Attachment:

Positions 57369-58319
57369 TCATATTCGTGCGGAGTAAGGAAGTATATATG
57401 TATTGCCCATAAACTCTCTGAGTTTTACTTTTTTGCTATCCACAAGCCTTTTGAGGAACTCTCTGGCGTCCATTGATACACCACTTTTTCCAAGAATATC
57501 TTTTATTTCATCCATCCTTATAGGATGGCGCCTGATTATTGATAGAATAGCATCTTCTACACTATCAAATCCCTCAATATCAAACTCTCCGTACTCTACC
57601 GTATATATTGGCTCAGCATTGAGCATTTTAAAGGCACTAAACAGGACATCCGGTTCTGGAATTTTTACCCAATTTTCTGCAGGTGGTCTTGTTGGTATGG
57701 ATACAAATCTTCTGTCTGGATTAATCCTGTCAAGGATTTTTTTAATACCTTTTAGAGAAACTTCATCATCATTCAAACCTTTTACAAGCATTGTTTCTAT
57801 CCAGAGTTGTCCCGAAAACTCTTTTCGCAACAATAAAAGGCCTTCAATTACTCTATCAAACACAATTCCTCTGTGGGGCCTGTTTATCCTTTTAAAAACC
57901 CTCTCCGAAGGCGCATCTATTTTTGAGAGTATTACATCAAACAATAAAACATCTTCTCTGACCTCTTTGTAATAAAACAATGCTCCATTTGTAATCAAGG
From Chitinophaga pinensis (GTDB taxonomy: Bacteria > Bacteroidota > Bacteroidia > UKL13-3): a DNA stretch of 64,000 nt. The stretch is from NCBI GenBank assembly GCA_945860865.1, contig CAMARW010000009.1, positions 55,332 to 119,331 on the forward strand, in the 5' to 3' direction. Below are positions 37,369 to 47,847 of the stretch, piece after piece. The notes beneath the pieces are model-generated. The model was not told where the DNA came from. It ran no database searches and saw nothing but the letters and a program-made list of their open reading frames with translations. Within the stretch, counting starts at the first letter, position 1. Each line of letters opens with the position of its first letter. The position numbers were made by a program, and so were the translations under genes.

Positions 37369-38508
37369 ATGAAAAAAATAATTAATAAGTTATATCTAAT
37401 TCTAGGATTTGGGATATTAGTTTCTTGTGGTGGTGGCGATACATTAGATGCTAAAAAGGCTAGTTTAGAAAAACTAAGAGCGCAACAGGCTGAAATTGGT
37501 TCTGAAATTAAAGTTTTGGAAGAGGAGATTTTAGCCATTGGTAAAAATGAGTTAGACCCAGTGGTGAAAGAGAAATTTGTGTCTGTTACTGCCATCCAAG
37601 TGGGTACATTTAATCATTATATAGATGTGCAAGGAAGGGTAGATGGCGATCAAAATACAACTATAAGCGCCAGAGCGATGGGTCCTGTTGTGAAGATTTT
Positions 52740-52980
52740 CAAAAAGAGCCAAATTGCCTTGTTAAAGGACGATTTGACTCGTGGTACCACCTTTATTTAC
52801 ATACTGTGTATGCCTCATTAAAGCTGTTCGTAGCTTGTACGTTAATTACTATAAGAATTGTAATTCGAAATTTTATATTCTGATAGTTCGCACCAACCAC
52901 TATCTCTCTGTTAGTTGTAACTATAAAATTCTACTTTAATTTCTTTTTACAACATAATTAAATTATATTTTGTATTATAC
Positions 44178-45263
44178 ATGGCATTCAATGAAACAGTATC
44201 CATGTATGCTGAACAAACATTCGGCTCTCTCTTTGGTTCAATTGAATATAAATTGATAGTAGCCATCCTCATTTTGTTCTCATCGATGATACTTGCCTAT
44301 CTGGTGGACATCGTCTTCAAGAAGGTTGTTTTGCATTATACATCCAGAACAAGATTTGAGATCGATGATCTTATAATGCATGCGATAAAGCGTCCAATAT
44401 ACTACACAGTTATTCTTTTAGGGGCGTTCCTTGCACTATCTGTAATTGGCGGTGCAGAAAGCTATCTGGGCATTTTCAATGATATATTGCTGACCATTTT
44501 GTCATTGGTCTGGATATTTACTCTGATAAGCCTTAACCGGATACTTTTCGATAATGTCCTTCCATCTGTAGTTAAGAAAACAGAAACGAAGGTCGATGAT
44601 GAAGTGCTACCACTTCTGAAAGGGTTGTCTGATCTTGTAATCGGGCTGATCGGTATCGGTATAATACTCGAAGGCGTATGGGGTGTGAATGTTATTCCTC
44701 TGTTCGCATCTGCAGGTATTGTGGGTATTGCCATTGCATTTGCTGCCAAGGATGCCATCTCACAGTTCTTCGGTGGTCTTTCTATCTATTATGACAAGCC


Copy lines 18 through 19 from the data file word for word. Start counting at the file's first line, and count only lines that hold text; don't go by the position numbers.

52901 TATCTCTCTGTTAGTTGTAACTATAAAATTCTACTTTAATTTCTTTTTACAACATAATTAAATTATATTTTGTATTATAC
Positions 44178-45263